The blockchain hype-machine is driven largely from the technology’s proponents that say they have an application of the tool for everything: payments, risk mitigation, contracts, KYC (Know Your Customer) compliance, financing, cloud storage, an alternative to foreign exchange, credit underwriting. And that’s only the corporate finance space.
While some say that machine is blowing smoke, others say the excitement over blockchain is valid— the market is simply figuring out exactly which use cases will truly take off. If 2017 was the year of blockchain experimentation, 2018 is the year that makes or breaks some of those projects, with a lucky few emerging from pilot tests and into the real world.
Only a handful of working blockchain applications are live today. One of them is the blockchain platform developed by we.trade, a solution designed for banks to facilitate trade transactions for their corporate clients. Corporates use the platform to initiate trade orders, manage the order-to-payment process and configure contract agreements, aiming to present a simplified way to manage a complex, traditionally manual process for both corporates and their banks.
Earlier this month, we.trade announced its platform is now live with 10 partner banks. The rollout saw seven trade transactions conducted by 10 companies across five different countries with four banks, we.trade said in its announcement.
But the development of the solution doesn’t end with a live launch, explained Roberto Mancone, chief operations officer at we.trade. Indeed, since the company was first formed by a consortium of banks, the firm’s objectives have shifted based on customer demand, additional use cases and more.
“It’s a moving target, for sure,” Mancone said of the firm’s evolving goals. While the firm has held fast to its initial objectives to streamline trade transacting, contracting and financing, the project has had to remain flexible.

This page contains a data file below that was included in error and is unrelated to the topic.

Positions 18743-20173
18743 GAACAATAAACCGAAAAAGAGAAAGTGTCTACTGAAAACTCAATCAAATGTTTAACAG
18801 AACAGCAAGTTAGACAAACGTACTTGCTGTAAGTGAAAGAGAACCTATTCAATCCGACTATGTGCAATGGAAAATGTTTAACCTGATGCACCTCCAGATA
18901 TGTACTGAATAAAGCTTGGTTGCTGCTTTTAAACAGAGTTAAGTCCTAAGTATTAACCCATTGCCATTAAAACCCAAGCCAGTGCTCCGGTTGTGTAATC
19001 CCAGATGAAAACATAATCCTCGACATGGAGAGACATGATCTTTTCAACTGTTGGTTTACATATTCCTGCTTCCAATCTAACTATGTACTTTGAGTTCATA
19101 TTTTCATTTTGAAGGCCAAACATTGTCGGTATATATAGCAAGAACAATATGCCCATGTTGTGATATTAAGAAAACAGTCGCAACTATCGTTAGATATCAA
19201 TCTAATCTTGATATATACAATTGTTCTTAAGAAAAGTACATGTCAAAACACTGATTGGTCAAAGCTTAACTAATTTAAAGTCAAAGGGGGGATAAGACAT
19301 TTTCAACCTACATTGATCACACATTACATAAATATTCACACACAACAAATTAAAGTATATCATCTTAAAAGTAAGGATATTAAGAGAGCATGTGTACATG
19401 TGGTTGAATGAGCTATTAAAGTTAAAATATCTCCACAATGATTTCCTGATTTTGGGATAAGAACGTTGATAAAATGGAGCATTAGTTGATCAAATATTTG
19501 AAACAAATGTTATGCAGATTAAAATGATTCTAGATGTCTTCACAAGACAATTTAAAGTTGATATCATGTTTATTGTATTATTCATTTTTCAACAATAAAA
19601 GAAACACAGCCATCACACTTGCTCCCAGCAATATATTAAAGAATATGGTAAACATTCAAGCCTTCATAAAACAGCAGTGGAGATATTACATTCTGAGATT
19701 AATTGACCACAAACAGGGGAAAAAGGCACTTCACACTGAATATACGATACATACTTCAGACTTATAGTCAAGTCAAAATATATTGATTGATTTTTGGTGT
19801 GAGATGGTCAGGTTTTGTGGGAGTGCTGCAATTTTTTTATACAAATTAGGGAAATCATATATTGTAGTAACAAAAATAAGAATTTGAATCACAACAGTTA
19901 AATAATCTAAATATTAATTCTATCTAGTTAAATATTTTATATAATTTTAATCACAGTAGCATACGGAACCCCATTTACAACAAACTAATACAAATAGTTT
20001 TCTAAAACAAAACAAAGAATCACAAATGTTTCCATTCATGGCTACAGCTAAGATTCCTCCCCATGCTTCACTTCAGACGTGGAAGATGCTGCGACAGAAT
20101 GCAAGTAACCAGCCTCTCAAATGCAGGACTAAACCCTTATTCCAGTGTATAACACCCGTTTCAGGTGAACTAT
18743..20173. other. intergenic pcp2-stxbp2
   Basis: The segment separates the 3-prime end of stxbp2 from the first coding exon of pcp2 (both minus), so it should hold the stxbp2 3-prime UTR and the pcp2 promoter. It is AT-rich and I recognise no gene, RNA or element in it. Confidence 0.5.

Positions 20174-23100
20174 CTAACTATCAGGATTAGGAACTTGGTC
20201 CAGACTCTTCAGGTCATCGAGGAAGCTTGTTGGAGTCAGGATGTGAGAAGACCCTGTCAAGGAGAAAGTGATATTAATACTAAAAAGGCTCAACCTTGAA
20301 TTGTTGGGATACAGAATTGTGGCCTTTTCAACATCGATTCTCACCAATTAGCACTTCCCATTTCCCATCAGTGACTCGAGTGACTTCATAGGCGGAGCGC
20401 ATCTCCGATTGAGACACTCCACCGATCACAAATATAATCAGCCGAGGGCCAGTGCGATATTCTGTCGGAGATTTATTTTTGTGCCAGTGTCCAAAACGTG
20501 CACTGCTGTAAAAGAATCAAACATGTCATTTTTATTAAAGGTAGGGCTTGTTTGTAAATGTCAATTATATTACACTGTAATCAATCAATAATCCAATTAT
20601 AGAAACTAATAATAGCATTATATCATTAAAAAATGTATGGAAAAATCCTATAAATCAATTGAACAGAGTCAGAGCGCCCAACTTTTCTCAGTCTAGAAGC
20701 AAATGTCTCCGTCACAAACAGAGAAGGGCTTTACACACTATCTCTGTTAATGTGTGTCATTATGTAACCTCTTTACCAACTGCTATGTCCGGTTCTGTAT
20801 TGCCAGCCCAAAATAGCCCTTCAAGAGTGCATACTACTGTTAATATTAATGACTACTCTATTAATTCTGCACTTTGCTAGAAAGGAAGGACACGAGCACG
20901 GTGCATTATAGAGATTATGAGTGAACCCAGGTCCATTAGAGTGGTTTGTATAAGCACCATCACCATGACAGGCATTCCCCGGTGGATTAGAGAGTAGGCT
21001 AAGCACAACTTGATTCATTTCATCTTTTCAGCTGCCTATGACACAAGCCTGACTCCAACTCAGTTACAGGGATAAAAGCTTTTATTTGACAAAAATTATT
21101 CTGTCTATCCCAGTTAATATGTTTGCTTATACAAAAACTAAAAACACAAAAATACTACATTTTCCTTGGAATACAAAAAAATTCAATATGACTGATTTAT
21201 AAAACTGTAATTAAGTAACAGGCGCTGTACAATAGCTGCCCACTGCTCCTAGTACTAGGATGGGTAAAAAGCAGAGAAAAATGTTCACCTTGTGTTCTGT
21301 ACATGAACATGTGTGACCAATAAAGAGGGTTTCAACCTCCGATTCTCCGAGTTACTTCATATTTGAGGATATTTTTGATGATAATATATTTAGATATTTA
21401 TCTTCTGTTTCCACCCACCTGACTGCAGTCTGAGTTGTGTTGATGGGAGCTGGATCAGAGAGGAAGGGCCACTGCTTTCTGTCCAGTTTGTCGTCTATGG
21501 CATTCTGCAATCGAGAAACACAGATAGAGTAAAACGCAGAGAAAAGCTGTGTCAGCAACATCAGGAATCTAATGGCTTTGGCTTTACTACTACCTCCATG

For instance, Mancone explained, we.trade initially had small- and medium-sized businesses (SMBs) in mind as prime targets for the blockchain platform. But large corporates, struggling to manage thousands of supplies in a global supply chain, perked up with interest at the firm’s solution, so we.trade adjusted its strategy to target the inefficiencies of multinational conglomerates.
That shift represents the blockchain industry’s need to remain flexible as innovators of the technology work to prove that distributed ledger technology (DLT) is more than hype. That will be difficult to achieve, considering ongoing doubts that blockchain is as powerful and versatile as it claims to be. Earlier this year, the U.K.’s Parliament Treasury Committee heard testimony from the Center for Evidence-Based Management’s director Martin Walker, and he had choice words for blockchain.
The technology, he said, is no more real than “pixie dust” or “magic wands.”
“There’s a big problem in the blockchain world of confusing ‘could’ for ‘is,’” he stated, adding that there is “little to nothing” in the way of demonstrable benefits of the technology.